Sunday, October 23, 2011

Growing (Vocabulary) Pains

Watching children grow is bittersweet, as any parent will tell you. It's so exciting to watch those first steps, to see that first tooth, to run beside them on their first bike. Yet there's sadness, too, at leaving earlier stages behind. Those little infants I held in my arms and recited poetry to turned into toddlers who couldn't wait to run away from me at the park. The fact that they always come running back again doesn't quite soothe the hurt of the initial running away. I know that they'll never be mine quite as much as they were before. And so it goes, day after day and stage after stage. Growing and changing and moving farther away from me.

Soon enough, she'll inform you that
she never asked to be born.
The physical development of children is one thing, but it's their cognitive development that'll really break your heart. Since I'm blogging about it, of course I'm thinking about words. Their words. A child's words.

Children discover the power of words alongside learning to roll over or hold a spoon. They learn their name is a special word that refers only to themselves. They learn that calling to Mama by name will summon her as effectively as crying. Words empower children to describe the world around them and to express the world within them.

Inevitably, though, children will wield words as weapons. Their efforts at word hurling can be humorous in the beginning. It's hard to take a tiny tyrant seriously when she screams that you're a stinkyhead.

Giggle as we might, however, children deep down know that words can be just as painful as a physical blow. A child will report an incident of name calling as quickly as they tell on another child for slapping. Parents must teach children to speak kindly, just as we teach them not to hit.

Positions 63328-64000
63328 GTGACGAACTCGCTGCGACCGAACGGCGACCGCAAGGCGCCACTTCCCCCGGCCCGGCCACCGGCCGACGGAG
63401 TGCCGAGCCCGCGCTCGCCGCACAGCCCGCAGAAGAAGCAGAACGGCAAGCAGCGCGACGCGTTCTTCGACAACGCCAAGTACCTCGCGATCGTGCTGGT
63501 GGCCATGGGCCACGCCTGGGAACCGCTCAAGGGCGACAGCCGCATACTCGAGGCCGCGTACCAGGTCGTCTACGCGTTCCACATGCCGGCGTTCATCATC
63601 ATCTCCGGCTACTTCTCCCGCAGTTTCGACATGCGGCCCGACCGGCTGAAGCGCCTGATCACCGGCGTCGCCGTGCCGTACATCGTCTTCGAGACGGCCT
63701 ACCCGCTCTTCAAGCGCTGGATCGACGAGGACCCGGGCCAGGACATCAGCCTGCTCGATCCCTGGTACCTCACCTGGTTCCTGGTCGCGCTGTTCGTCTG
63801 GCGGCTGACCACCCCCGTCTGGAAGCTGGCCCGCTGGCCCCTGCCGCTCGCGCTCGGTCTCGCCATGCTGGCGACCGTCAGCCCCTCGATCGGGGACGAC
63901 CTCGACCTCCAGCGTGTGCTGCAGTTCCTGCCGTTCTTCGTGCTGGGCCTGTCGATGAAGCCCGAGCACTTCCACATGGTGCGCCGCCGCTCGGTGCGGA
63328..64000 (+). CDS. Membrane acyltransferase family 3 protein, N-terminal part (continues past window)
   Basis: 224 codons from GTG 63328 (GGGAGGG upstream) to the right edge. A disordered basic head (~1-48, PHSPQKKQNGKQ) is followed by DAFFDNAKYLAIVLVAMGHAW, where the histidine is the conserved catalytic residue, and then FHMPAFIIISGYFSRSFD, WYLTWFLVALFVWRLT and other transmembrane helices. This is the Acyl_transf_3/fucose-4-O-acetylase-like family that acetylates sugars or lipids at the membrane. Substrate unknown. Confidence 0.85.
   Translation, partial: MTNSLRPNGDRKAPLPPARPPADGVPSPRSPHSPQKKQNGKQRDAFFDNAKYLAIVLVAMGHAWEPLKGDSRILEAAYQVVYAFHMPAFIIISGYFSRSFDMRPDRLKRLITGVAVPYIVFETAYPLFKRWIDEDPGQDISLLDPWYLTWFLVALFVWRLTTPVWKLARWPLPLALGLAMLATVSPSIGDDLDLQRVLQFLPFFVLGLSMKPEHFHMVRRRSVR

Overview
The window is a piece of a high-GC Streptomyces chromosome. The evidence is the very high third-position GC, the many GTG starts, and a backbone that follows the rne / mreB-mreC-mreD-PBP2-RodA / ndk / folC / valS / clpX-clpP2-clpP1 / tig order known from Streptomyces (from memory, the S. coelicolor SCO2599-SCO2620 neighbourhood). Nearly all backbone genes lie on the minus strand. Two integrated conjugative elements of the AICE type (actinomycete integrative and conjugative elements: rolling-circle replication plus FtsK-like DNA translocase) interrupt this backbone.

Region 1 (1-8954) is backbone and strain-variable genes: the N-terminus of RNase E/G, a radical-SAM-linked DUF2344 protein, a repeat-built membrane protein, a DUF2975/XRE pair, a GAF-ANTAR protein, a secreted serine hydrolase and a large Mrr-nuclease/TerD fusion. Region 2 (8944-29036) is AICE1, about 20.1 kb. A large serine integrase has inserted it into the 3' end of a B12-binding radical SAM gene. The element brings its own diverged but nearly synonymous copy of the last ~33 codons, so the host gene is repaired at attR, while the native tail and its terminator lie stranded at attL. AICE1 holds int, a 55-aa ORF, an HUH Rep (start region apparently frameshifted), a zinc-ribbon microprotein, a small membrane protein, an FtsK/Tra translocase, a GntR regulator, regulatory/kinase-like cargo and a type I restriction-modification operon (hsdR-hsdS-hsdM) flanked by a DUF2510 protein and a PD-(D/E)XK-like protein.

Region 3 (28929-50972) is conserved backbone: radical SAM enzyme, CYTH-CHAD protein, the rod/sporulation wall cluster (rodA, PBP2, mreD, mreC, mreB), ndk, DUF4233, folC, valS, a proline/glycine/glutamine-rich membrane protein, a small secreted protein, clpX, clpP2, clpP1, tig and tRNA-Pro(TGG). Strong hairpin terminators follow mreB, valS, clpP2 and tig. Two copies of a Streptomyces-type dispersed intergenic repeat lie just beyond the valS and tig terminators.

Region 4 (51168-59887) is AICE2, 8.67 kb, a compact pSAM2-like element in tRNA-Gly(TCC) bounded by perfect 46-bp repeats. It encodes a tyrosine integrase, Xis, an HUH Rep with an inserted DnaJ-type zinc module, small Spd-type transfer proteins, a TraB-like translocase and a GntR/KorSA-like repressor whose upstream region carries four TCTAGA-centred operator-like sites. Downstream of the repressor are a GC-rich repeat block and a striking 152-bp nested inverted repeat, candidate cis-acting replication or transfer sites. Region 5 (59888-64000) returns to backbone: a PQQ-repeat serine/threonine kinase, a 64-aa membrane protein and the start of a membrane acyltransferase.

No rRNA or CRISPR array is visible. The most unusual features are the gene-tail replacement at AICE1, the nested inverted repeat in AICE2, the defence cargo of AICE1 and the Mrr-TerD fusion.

All the while a child is learning how to express himself in words, he is also learning to respond to the words of others. Hearing that he is loved, or clever, or has done something well gives a child joy. Children crave those words of encouragement and affection. Such verbal affirmations help children feel safe and secure.

A mother's pipe dream

On the other hand, sadly, children feel pain when hurtful words are thrown at them. Holding my son in my arms while he wept over the terrible things a friend said to him is one of the most trying things I've gone through as a parent. Cuts and scrapes can be washed and bandaged. Illness can be treated with medicine. But once someone hurts your child with words, there's no magic mommy kiss to make it better. All you can do is try to ameliorate the damage. Eventually, they move past it--a little tougher, a little wiser, a little less innocent.

Such incidents have happened, and will happen, again. And again. The words a child hears subtly change who they are and who they become. Even after a child develops the coordination to stop tripping over her own feet most of the time, she will still cause and receive hurt with words. Childhood tantrums become adolescent breakup speeches become adult sharing bad news. We carry the tantrums and breakup speeches and gossip and name calling with us, too, forever hurting one another. Words are the childhood trauma none of us escape.


  1. You're so right. I remember the feelings of certain words said as a child, specifically those from my parents. I'm so careful of that with my children...

  2. I want to tell the lady in the painting that her sleeve looks a little pumpkiny, but I don't want to hurt her feelings.

    Words can also be empowering, and I'm sure you did a fine job of giving your boy a bit of his power back <3

  3. MBG, she probably would take it as a compliment.

  4. Words are powerful, and once released are free to damage forever. And we usually recall hurting words from those we love more than those from those we dislike.